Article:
In January, 1861, Jefferson Davis was fifty-three-years-old and his health was poor. He had served the United States as a Congressman, led Mississippi volunteers in the Mexican War and was wounded at the Battle of Buena Vista, was a Senator, and was Secretary of War under Franklin Pearce. Davis was a Democrat and a strong supporter of States’ Rights, and in favor of Mississippi’s secession from the Union. Earlier in life, he had been a slave owner at the Davis family’s Mississippi plantation. Compared to other slave owners, the Davises were known to treat their slaves well, but they thought the slaves to be their private property, that they were inferior to whites, and as a race only suited for servitude.

On January 21, 1861, Jefferson Davis was standing at a podium in the Senate Chamber at the United States Capitol. Now it was time for Davis to resign as a United States senator and return home to Mississippi, now part of the Confederate States of America. He was there to say farewell, or “adieu” as he would say in his emotional speech.

Jefferson Davis’ six-year term as president of the Confederate States of America was cut short. The Union won the Civil War after four years of bloody war and hell on earth. The Union was preserved, the Confederacy failed, and the United States bid “adieu” to the peculiar institution of slavery.

Jefferson Davis’ Farewell Speech to the United States Senate

Senate Chamber, United States Capitol, January 21, 1861

Jefferson Davis

Jefferson Davis

“I rise, Mr. President, for the purpose of announcing to the Senate that I have satisfactory evidence that the State of Mississippi, by a solemn ordinance of her people in convention assembled, has declared her separation from the United States. Under these circumstances, of course my functions are terminated here. It has seemed to me proper, however, that I should appear in the Senate to announce that fact to my associates, and I will say but very little more. The occasion does not invite me to go into argument; and my physical condition would not permit me to do so if it were otherwise; and yet it seems to become me to say something on the part of the State I here represent, on an occasion so solemn as this.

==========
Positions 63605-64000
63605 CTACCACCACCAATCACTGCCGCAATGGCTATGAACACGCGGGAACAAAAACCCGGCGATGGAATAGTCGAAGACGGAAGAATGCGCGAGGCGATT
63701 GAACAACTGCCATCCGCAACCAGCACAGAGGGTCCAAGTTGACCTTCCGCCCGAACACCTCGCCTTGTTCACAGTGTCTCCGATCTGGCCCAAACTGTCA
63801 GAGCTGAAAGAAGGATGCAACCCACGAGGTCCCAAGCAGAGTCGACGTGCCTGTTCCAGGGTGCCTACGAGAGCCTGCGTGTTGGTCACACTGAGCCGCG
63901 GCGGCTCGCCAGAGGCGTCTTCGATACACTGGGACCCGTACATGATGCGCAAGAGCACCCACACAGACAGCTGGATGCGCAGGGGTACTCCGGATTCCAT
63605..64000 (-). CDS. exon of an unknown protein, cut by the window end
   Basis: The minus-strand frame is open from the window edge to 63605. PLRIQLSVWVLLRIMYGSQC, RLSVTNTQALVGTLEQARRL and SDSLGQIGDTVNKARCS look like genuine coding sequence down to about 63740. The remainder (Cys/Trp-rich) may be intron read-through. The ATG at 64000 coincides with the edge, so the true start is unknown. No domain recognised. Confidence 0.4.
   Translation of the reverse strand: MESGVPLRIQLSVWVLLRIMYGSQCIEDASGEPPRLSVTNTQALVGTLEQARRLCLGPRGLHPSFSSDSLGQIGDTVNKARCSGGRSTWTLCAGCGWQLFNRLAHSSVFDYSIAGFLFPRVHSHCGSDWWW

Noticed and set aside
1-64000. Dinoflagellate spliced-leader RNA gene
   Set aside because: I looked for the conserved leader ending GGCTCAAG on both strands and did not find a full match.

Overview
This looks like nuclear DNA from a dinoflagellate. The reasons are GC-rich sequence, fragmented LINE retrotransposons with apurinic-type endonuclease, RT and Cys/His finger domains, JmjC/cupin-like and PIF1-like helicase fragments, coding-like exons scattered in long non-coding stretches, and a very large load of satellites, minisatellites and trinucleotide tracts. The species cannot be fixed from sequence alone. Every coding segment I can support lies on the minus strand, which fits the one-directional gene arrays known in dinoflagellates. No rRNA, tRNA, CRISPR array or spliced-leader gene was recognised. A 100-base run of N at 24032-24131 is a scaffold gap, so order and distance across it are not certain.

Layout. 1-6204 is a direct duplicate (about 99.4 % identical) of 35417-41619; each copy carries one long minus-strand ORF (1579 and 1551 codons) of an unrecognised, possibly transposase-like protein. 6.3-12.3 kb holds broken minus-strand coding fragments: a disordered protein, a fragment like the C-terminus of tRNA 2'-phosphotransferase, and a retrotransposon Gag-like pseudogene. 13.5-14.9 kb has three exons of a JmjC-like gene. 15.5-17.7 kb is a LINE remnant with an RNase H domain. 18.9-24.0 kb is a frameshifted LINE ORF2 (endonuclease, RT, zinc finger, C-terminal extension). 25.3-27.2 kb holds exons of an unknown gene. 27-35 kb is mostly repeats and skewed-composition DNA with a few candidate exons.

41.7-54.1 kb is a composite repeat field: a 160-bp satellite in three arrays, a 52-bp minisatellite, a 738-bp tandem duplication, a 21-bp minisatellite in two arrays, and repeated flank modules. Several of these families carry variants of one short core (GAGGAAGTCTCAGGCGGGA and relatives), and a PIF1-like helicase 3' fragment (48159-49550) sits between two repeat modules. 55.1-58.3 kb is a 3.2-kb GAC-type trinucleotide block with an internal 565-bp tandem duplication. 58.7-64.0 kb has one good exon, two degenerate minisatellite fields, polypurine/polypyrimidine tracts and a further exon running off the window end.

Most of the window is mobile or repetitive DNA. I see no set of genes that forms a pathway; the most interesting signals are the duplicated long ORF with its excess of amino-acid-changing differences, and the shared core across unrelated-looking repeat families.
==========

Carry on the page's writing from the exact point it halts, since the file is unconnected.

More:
“It is known to Senators who have served with me here, that I have for many years advocated, as an essential attribute of State sovereignty, the right of a State to secede from the Union. Therefore, if I had not believed there was justifiable cause; if I had thought that Mississippi was acting without sufficient provocation, or without an existing necessity, I should still, under my theory of the Government, because of my allegiance to the State of which I am a citizen, have been bound by her action. I, however, may be permitted to say that I do think she has justifiable cause, and I approve of her act. I conferred with her people before that act was taken, counseled them then that if the state of things which they apprehended should exist when the convention met, they should take the action which they have now adopted.

“I hope none who hear me will confound this expression of mine with the advocacy of the right of a State to remain in the Union, and to disregard its constitutional obligations by the nullification of the law. Such is not my theory. Nullification and secession, so often confounded, are indeed antagonistic principles. Nullification is a remedy which it is sought to apply within the Union, and against the agent of the States. It is only to be justified when the agent has violated his constitutional obligation, and a State, assuming to judge for itself, denies the right of the agent thus to act, and appeals to the other States of the Union for a decision; but when the States themselves, and when the people of the States, have so acted as to convince us that they will not regard our constitutional rights, then, and then for the first time, arises the doctrine of secession in its practical application.

“A great man who now reposes with his fathers, and who has been often arraigned for a want of fealty to the Union, advocated the doctrine of nullification, because it preserved the Union. It was because of his deep-seated attachment to the Union, his determination to find some remedy for existing ills short of a severance of the ties which bound South Carolina to the other States, that Mr. Calhoun advocated the doctrine of nullification, which he proclaimed to be peaceful, to be within the limits of State power, not to disturb the Union, but only to be a means of bringing the agent before the tribunal of the States for their judgment.